Blow out the Moon and other boarding school stories

Among the books I recently picked up for my library was Blow out the Moon, by Libby Koponen (2004). I was at my local independent bookstore, which was having a clearance sale, when I should have been at work, so I was scooping up books based on their covers--Blow out the Moon has just come out in paperback, but I like the hc cover (at left) much better! I was pleased to see, once I unpacked everything, that I had come home with a book about an American girl who goes to an English boarding school in the 1950s, when her family moves to England.

It is based on the true experiences of the author, and it is filled with little sidebar snippets of old photographs, notes, letters etc. from the life of the narrator (but not necessarily the author--I am a bit confused on this point. Anyway, they look real). All this extra stuff distracted me, but I bet a lot of the 10 year old girls who are, after all, the intended audience, liked this aspect of the book. Things started off strong, with the exciting move to England, and Libby's first dismal experience of English school life, but once Libby was sent to boarding school (at the shocking age of 8), everything was so idyllic I was not quite as interested. But again, girls younger than me may well find that half of the book incredibly appealing for its fantastical otherness.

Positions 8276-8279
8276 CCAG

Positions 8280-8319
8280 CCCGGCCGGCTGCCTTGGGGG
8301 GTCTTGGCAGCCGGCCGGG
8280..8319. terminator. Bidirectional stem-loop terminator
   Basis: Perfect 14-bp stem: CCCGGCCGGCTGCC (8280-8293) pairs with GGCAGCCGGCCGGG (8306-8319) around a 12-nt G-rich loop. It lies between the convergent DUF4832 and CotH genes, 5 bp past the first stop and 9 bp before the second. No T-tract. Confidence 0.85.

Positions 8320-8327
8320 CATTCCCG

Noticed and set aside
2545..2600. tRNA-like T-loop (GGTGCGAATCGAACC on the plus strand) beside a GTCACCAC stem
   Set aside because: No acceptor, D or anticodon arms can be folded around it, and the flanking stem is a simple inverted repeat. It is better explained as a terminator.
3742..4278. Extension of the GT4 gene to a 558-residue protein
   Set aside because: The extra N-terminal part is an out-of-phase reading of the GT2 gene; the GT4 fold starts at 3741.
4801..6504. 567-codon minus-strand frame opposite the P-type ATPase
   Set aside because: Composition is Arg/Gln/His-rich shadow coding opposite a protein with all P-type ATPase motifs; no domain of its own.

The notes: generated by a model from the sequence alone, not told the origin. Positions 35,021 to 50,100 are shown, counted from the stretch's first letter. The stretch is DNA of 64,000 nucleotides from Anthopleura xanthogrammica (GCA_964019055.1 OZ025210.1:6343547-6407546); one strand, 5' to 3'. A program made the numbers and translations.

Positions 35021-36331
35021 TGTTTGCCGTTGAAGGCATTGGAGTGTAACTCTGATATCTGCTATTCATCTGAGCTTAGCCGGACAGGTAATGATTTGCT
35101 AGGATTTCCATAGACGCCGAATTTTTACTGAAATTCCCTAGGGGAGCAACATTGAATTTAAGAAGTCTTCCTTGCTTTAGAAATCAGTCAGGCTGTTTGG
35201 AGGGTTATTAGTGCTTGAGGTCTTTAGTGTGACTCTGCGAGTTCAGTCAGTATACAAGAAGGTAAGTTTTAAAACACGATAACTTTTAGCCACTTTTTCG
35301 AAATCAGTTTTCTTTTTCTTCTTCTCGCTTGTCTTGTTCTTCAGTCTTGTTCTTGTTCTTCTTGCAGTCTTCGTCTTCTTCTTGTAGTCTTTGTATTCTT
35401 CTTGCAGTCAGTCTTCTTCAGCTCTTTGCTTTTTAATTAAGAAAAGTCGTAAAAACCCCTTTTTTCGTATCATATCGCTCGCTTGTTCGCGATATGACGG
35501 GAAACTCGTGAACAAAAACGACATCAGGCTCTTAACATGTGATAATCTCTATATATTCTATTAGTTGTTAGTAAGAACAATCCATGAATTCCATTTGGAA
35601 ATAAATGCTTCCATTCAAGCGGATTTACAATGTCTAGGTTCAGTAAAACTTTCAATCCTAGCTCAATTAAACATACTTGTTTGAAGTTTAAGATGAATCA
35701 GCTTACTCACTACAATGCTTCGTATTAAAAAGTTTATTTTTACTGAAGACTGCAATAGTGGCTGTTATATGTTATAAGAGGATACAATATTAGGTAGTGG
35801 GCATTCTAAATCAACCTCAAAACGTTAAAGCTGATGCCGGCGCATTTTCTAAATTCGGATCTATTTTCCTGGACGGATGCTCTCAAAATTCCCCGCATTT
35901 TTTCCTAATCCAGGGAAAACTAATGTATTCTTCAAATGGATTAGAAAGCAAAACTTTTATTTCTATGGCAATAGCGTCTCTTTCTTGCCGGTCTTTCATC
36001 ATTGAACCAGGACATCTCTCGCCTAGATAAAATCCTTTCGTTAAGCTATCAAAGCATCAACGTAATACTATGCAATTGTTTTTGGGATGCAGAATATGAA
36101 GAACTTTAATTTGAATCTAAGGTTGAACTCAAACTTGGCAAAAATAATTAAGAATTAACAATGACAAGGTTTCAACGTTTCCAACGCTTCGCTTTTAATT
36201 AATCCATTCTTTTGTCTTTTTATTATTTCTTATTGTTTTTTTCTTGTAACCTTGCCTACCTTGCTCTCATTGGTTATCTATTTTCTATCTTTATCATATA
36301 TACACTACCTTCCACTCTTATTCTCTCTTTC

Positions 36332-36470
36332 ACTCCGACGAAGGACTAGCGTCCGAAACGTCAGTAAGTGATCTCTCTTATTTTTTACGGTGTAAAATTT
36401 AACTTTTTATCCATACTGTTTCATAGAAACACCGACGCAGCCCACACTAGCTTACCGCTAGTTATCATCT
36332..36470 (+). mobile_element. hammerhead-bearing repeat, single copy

Libby Koponen has a great web site: http://www.ifyoulovetoread.com/ with lots of pictures!

I'm a hard core fan of English boarding school stories, and this was an interesting comparison. My fondness for English school stories began with my extensive reading of Enid Blyton's school stories as a child. I found myself at the age of five at a British school in Portugal, being told in rather unfriendly tones--"You stand there with her--she's another American." So, like the Libby who narrates this book, I found myself becoming more fiercely American than I had been before (like Libby, I wouldn't sing the British national anthem). Enid Blyton was about the only author available in English in northern Portugal at the time, so I devoured her St. Claires and Mallory Towers books. About 10 years ago I discovered, through the yahoo group Girlsown that there are many other wonderful school stories out there -- by authors such as Antonia Forest, Evelyn Smith, Josephine Elder, and Margaret Biggs. My husband has built more bookcases.
Here's a basic guide to some of the better known writers: http://www.gatewaymonthly.com/girlauthorb.html

1 comment:

  1. Students of Boys boarding schools have very good academic records. These schools hire skilled and experienced tutors to educate students. Schools organize so many events and encourage students to participate.



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